The telephones were ringing non-stop in the Pueblo County Housing
and Human Services office, a little more than a year ago, after
county officials declared they had acquired $452,000 in federal
stimulus money to assist jobless people go through quick vocational
training at Pueblo Community College.
According to Ted Ortiviz, director of the county housing office,
more than 500 people raced to give their applications.
That program over the past year showed the government's good
intentions in hitting the glitches of reality during tough economy ?
employers who dislike the paperwork included in hiring the graduates,
young people who still must go through further remedial education
before they could sign up for the vocational classes and some people
who just chose to become full-time PCC students instead.
According to Ortiviz, around 240 people were able to get approval
for the program. Of the 240 people who got the approval,
approximately, only 28 people or so actually finished their training,
found jobs, and had their employers join in the salary reimbursement
"I think time was our biggest enemy," Ortiviz said
Tuesday. "It was a rushed program to get people trained and
working, and we only had a year to get it all accomplished."
The reason on the job-training program can now be concluded;
Ortiviz has received permission from Pueblo County commissioners to
put what remains of the job-training grant ($124,000), into a
home-lunch program for low-income students in both Pueblo City
Schools and District 70.
For the weekends, the program supplies low-income students with
take-home meals. There are about 15,174 students in both districts
who will benefit from the redirection of the funds, Ortiviz said.
It took fast work shifting administrative gears from utilizing the
funds for job-training classes to school lunches. Although, Ortiviz mentioned that the county stood to lose the $124,000 in stimulus money if
it were not committed by Sept. 30.
In early 2009, both city and local school districts of Pueblo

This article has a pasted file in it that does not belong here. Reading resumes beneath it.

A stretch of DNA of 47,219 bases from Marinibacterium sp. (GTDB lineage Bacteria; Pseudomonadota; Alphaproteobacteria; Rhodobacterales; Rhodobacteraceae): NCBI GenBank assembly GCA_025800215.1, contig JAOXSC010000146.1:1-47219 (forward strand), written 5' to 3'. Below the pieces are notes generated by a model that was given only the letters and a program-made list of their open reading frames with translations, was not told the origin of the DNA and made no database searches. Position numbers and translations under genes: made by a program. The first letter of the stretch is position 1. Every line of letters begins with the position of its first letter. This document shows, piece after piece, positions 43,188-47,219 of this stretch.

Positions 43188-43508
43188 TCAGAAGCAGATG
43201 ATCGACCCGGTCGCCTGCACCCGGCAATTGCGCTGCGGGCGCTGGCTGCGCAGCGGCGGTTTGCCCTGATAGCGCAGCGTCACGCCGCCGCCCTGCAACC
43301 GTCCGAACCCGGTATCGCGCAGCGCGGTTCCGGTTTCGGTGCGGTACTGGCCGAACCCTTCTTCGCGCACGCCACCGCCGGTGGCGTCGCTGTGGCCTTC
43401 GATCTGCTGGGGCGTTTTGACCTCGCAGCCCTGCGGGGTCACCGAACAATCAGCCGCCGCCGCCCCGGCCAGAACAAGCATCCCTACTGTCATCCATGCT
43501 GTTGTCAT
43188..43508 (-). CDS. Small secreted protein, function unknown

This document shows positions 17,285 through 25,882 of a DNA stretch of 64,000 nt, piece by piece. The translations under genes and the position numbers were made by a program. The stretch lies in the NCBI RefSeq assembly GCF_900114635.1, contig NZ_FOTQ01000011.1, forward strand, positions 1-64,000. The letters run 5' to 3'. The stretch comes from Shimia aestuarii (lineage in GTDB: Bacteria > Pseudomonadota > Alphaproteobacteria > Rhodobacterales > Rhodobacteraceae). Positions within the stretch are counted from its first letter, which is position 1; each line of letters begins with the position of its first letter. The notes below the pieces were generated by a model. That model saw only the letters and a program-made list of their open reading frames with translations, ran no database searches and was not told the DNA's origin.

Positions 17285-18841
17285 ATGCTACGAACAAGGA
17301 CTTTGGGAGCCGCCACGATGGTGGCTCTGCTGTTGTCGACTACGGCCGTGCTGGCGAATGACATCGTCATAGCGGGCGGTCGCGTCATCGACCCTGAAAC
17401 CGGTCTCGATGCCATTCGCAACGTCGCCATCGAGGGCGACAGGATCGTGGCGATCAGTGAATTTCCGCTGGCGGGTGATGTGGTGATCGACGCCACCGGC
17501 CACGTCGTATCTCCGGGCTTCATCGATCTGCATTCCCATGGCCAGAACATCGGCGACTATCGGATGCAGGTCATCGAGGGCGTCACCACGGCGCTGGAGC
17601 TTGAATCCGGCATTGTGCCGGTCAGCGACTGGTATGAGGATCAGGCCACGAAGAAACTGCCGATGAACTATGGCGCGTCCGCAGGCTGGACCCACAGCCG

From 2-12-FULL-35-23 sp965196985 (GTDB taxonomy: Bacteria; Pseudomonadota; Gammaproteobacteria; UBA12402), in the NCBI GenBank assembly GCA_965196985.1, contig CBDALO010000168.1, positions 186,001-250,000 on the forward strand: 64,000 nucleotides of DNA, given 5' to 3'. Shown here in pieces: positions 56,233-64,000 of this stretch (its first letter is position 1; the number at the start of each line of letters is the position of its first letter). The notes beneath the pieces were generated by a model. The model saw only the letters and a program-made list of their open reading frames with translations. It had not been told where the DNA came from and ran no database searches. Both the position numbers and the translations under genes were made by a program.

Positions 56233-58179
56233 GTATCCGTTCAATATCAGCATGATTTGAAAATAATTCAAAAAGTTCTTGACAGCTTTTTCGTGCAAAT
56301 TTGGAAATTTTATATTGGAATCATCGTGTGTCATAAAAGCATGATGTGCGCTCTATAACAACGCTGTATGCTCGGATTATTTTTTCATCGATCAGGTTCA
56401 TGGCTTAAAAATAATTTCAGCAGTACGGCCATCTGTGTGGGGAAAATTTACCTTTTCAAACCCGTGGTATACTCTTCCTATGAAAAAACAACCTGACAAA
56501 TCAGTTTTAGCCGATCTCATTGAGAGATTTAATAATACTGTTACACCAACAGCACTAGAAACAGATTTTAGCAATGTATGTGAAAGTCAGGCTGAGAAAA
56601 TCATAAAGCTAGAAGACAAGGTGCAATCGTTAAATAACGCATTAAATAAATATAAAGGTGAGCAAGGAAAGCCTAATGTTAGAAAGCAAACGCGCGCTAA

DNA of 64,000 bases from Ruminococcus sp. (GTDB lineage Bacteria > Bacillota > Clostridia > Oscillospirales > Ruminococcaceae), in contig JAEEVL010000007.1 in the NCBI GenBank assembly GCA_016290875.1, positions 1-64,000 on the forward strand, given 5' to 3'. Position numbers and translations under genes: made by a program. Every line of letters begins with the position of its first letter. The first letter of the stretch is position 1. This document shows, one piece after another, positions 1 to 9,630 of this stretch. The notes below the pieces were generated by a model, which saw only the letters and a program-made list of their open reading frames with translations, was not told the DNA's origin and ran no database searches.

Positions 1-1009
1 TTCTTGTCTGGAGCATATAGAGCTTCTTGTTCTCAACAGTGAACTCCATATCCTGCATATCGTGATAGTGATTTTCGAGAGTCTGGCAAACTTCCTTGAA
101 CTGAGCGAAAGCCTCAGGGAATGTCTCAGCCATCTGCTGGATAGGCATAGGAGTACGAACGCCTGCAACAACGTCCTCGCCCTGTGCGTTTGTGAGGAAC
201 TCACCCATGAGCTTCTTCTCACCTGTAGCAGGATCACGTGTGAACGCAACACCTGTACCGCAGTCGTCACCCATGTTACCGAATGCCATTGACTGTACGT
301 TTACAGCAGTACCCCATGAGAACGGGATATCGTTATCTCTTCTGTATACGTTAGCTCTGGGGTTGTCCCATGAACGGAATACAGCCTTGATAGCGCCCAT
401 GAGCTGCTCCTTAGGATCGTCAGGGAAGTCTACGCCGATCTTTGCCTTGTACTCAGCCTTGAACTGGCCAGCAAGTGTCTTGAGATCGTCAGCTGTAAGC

County were awarded about $23 million in federal stimulus money. It
was part of the $787 billion stimulus legislation that President
Barack Obama and the Democratic Congress signed in hopes of keeping
the economy from a depression.
The $452,000 fund for the fast-track vocational program caught
quick public interest since it was devoted to give ample job training
in a single semester so people could apply for work in a few number
of fields, with the likes of emergency medical technician, pharmacy
technician, and simple welding skills.
Ortiviz said, "A major problem was that a number of these
students had been out of school for some time and needed to improve
their basic math and reading skills to take part in the vocational
Some of the students took most of the year to get prepared for the
One incentive of the program was to provide employers a minimal
assistance on wages if they hired graduates of the program.
The only hindrance, according to Ortiviz, is the needed paperwork
required by the state Department of Local Affairs seems to be
"Some employers told us it wasn't worth the administrative
time to hire someone and then to apply for reimbursement," he
Ortiviz relates, as a one-time grant, the job program had a few
success. A couple of dozen people were actually hired into new jobs
as was designed, while some partakers got work on their own outside
the program guidelines. Others, chose to stay enrolled at PCC, hoping
to get a more thorough training or education.
Unfortunately, a program aimed to assist more than 200 jobless
people find work wasn't able to achieve that goal in the end.